BREAST-FEEDING is not always best.
These are fighting words if you are a mother who has delivered a baby at most hospitals throughout the Puget Sound. If you are the postpartum mother who dares to utter that statement, you will be the one fighting with nurses, doctors, lactation consultants and anyone on the street who sees you bottle feeding.
After delivering my daughter at a local Seattle hospital this summer, I struggled to breast-feed her. Committed to feeding my baby exclusively breast milk, I spent the first five weeks of her life trying every lactation intervention recommended to me.
We went to ongoing appointments with a lactation consultant. I used a hospital-grade breast pump. I weighed my baby before and after feedings. I ingested galactagogues to increase milk supply. I even took my baby to an occupational therapist to observe her eat.
- Narcotics dog hospitalized after ingesting meth
- It's no easy task, but contract extension for Seahawks QB Russell Wilson will get done
- 5 Seahawks takeaways from the NFL League Meetings
- Microsoft tells vendors to give contract workers basic benefits
- Priced out: Has the King County diaspora begun?
Most Read Stories
After my daughter had difficulty gaining weight and after an infection in my breast, I discontinued nursing and used a breast pump and bottles to feed her.
In the months that followed I was asked by co-workers, strangers at the mall and countless others if I was breast-feeding my baby. I struggled to explain in a brief sentence all that I had tried to breast-feed.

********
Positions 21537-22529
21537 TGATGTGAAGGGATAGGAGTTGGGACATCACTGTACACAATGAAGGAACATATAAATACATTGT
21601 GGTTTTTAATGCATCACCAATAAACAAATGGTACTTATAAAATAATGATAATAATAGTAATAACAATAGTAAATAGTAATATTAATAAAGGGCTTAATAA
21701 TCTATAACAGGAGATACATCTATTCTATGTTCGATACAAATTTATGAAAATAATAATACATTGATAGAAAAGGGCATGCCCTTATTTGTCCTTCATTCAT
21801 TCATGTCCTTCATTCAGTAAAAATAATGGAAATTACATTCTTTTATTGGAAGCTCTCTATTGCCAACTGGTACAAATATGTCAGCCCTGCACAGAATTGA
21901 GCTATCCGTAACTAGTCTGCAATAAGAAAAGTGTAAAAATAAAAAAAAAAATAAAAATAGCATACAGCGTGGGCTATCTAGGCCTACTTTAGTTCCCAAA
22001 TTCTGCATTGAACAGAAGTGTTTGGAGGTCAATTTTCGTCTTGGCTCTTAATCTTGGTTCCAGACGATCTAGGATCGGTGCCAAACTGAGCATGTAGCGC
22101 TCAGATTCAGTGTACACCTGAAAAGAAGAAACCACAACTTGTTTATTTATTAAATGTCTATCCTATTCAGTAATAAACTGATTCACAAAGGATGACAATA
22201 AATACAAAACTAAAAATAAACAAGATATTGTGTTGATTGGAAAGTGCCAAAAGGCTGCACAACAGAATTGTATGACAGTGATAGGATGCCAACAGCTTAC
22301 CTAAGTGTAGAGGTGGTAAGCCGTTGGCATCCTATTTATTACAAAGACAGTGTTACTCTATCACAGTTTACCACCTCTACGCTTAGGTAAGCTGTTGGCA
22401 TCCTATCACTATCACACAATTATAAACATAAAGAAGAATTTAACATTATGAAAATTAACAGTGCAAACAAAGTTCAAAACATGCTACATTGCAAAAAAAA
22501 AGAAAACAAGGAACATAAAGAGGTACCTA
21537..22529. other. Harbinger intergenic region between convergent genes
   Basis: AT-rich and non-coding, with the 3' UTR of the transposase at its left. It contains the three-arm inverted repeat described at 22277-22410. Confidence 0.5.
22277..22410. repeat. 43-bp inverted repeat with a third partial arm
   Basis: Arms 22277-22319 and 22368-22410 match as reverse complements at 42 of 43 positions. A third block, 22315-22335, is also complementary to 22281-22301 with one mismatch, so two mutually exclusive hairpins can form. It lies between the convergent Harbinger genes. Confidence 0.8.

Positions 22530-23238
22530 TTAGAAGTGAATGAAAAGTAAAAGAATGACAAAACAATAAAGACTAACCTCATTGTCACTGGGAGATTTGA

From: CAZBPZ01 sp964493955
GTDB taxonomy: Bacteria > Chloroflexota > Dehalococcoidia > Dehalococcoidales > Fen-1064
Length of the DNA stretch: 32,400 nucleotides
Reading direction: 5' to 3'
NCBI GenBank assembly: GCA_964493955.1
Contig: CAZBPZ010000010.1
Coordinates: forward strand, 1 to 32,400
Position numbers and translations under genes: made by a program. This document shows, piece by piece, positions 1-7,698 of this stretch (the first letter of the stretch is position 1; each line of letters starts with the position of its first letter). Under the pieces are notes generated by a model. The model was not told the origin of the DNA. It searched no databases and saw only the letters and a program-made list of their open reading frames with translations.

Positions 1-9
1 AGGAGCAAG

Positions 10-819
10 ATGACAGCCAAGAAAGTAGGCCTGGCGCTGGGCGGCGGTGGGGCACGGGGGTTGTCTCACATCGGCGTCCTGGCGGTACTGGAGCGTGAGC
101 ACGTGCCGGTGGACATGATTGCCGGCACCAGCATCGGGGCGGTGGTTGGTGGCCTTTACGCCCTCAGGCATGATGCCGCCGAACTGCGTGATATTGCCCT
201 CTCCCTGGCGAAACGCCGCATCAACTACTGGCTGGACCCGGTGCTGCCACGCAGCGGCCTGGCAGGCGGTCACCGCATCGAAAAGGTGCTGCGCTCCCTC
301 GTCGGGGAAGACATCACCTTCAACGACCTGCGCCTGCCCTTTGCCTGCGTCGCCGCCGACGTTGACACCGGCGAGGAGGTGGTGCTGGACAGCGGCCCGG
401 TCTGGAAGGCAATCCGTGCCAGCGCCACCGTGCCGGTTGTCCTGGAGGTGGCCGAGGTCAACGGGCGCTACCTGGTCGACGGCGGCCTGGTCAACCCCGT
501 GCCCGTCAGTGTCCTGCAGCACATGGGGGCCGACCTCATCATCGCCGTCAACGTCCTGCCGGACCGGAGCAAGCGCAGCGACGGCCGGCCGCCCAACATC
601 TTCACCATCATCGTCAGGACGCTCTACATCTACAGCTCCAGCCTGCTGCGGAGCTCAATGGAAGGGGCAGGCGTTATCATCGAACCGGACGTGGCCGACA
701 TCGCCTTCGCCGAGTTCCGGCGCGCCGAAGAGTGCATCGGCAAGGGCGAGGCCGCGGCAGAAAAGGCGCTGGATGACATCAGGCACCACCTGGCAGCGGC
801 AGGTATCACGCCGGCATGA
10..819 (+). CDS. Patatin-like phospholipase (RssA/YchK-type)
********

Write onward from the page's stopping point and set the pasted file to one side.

I often encountered awkward silences and an undercurrent of judgment. This was not how I imagined my first months of motherhood.
Existing policy and practice around breast-feeding has failed women. In the desire to make breast-feeding a viable option for more women, medical providers, public-health advocates and lawmakers have put enormous pressure on women to breast-feed.
Seattle’s culture of breast-feeding is so far-reaching that in 2012 the City Council passed an ordinance to further protect the right to breast-feed in public.
The message is clear: Women no longer have a choice to breast-feed or not. Rather, we must breast-feed or face the judgment and scorn of everyone who feels compelled to share their opinion on how we use our bodies and feed our children.
The campaign to promote breast-feeding has taken an unfortunate turn, becoming an assault on women and their right to choose, without fear of public judgment, what to do with their bodies.
The moralizing of breast-feeding and demonizing mothers who do not, or cannot, breast-feed, must stop.
As implementation of the Patient Protection and Affordable Care Act unfolds, we have an opportunity to stand against this disturbing trend.
We must educate medical providers, law makers and insurance companies about the truth of breast-feeding, and craft policies that reflect this understanding.
Beth Wierman Rubin is a mother and graduate student in social work at the University of Washington.